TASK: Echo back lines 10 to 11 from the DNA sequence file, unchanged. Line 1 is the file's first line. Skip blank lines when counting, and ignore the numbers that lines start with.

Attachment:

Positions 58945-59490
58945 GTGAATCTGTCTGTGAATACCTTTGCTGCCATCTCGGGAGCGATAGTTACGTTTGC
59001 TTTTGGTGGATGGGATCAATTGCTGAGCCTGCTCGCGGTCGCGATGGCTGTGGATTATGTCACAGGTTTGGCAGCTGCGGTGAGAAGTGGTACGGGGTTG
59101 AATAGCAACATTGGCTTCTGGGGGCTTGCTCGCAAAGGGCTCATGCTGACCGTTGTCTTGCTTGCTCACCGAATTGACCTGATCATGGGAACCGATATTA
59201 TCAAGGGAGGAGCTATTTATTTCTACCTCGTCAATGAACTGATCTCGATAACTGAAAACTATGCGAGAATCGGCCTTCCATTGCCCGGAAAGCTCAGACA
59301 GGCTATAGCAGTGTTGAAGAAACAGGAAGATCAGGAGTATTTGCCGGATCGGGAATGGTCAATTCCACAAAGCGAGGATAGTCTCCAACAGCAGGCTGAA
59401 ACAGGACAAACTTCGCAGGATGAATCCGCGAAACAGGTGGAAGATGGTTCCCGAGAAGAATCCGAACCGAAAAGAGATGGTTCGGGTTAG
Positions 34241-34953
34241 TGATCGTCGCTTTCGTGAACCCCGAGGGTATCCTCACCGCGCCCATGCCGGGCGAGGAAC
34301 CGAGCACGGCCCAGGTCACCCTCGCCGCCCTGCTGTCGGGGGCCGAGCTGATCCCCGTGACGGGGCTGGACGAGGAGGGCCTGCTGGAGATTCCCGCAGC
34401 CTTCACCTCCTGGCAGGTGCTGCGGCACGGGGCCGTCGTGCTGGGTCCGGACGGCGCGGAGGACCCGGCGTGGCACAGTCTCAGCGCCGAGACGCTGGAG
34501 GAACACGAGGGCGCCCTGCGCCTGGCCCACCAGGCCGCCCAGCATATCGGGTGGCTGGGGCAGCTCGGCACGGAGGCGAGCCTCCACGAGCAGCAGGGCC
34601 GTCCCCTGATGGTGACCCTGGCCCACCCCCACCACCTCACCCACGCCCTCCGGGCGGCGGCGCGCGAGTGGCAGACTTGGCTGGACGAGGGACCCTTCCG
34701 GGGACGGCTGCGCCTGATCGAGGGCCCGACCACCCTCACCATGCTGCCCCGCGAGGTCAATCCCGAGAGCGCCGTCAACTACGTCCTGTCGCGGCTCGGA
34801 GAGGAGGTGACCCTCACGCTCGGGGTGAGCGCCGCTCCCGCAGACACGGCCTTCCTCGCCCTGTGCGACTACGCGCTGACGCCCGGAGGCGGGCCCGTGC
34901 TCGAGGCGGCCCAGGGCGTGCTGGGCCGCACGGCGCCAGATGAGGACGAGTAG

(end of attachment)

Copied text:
34301 CGAGCACGGCCCAGGTCACCCTCGCCGCCCTGCTGTCGGGGGCCGAGCTGATCCCCGTGACGGGGCTGGACGAGGAGGGCCTGCTGGAGATTCCCGCAGC
34401 CTTCACCTCCTGGCAGGTGCTGCGGCACGGGGCCGTCGTGCTGGGTCCGGACGGCGCGGAGGACCCGGCGTGGCACAGTCTCAGCGCCGAGACGCTGGAG